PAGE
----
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Wait; Stop; Take a Deep Breath – remember your basic macroeconomics



July 10, 2009 – Comments (7)

It is easy to get lost in the ridiculous chatter of business journalists posting stories, who essentially know no more than the average Fool. “V” or “L” shaped recovery? Monetary vs. fiscal policy? Whadyamean you only spent 5-10% of the “stimulus” money? Unemployment, but U3 vs. U1 vs. U6? Does TALF and PPIP count as the Treasury “printing money”, inasmuchas these are backed by securities?

Please: put down the website editorial or newspaper rant for a week or two. Nothing big will change in the interim. If you have any sort of objective text on macroeconomics, now is the time to re-acquaint yourself with it. No, the standard college text (like the one I had for Econ 101 at Cal, which was hopelessly pro-Keynesian) will certainly NOT do.

OK: where to get info? Try Investopedia’s tutorial for the Level 1 CFA exam. I also have a cheapie paperback that I like: “Macroeconomics”, published by Schaum’s and the author is Eugene Diulio. Whatever, make sure you get a truly objective author to guide you through these very complicated matters.

Please: macroeconomics and policy and what influences them is NOT a trivial subject. Where the US economy goes from here depends on these things. If you take your investments and your financial future seriously, you truly need to educate yourself. Do not rely on “experts” or “journalists” or whatever they are calling themselves today.


7 Comments – Post Your Own

#1) On July 10, 2009 at 8:51 PM, gunark (87.65) wrote:

How about you do your fancy learnings and when you're done come back and tell us whether FAZ is going up or down on Monday.

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#2) On July 10, 2009 at 8:58 PM, angusthermopylae (38.21) wrote:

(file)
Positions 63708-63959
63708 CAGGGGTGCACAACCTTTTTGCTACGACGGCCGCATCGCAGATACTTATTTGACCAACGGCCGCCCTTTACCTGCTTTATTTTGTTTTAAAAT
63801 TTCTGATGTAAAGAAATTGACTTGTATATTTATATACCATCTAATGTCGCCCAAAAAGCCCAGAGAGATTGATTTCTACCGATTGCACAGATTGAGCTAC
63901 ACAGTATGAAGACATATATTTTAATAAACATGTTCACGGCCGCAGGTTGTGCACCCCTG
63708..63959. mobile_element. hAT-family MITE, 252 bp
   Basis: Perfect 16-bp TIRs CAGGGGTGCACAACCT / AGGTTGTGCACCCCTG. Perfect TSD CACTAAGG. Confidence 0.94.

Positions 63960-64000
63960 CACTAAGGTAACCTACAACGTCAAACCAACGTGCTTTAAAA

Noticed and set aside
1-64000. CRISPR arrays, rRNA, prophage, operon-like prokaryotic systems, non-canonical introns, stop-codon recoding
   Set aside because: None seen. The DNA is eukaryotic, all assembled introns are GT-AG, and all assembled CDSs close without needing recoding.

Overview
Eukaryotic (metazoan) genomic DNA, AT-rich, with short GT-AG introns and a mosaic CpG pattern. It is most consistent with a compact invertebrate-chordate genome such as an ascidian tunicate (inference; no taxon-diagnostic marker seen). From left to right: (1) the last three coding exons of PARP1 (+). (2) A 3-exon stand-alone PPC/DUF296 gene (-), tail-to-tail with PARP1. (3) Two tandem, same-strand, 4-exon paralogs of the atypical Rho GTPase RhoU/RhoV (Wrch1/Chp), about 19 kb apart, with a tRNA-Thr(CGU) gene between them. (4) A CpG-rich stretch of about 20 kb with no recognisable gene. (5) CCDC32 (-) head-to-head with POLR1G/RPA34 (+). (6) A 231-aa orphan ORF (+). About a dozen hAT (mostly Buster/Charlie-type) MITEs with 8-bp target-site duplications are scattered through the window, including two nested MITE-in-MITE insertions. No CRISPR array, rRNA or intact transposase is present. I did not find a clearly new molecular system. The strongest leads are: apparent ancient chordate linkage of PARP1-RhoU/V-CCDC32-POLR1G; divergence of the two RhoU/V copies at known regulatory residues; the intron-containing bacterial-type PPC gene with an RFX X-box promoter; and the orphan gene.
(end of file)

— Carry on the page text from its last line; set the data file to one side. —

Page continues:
Excellent.  First, figure out how an economy (or how several of them) should work, then start figuring out how events might influence that "model."

I was fortunate enough to have a high school history teacher who thought it worthwhile to include the economics of the times.  Everyone learned about Golden Trade Route at some point (sugar cane-slaves-rum), but probably most people weren't taught (or didn't pay attention to) the economics of the British Empire, the Spanish-American War, the Mexican-American War, or many others.

Recced, and I've got a new favorite player...

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#3) On July 10, 2009 at 10:51 PM, russiangambit (28.88) wrote:

> I was fortunate enough to have a high school history teacher who thought it worthwhile to include the economics of the times.

Wow, facsinating. I wish I had a teacher like that. We learned a lot of history at school, but nothing about the economy back then unless it was related to opression of workers. -((

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#4) On July 10, 2009 at 11:35 PM, JonBarleycorn (68.61) wrote:

OK, so Keynes said you can push on a string (or was that Reagan).

Anyway, the government really can print money, go further into debt, swab the decks with liquidity and, wait for it, spend us out of a recession. Can't they?

And, of course, this is a guaranteed, problem free solution to whatever ails us.

The thing is, the Keynesians are in control. We can't dislodge them. Never mind currency devaluation and hyperinflation, that's on some other dudes watch.

So, I say bend over and smile. At least these guys have a plan -- that's more than I can say for the last bunch.


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#5) On July 10, 2009 at 11:43 PM, catoismymotor (< 20) wrote:

Most excellent! Consider me a groupie!

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#6) On July 11, 2009 at 1:03 AM, bendlund (98.84) wrote:

Is there really a "basic macroeconomics?" It seems hard to me to predict or explain the behavior of an individual; what hope do you have to predict the interactions between the decisions of millions of people?

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#7) On July 11, 2009 at 4:30 PM, Gingerbreadman55 (26.74) wrote:

macroeconomics is not in the business of predicting what people will do. It merely explains how actions in certain areas can effect outcomes in others.

Simple supply and demand, coupled with macroeconomic money supply, foreign exchange, and international trade.

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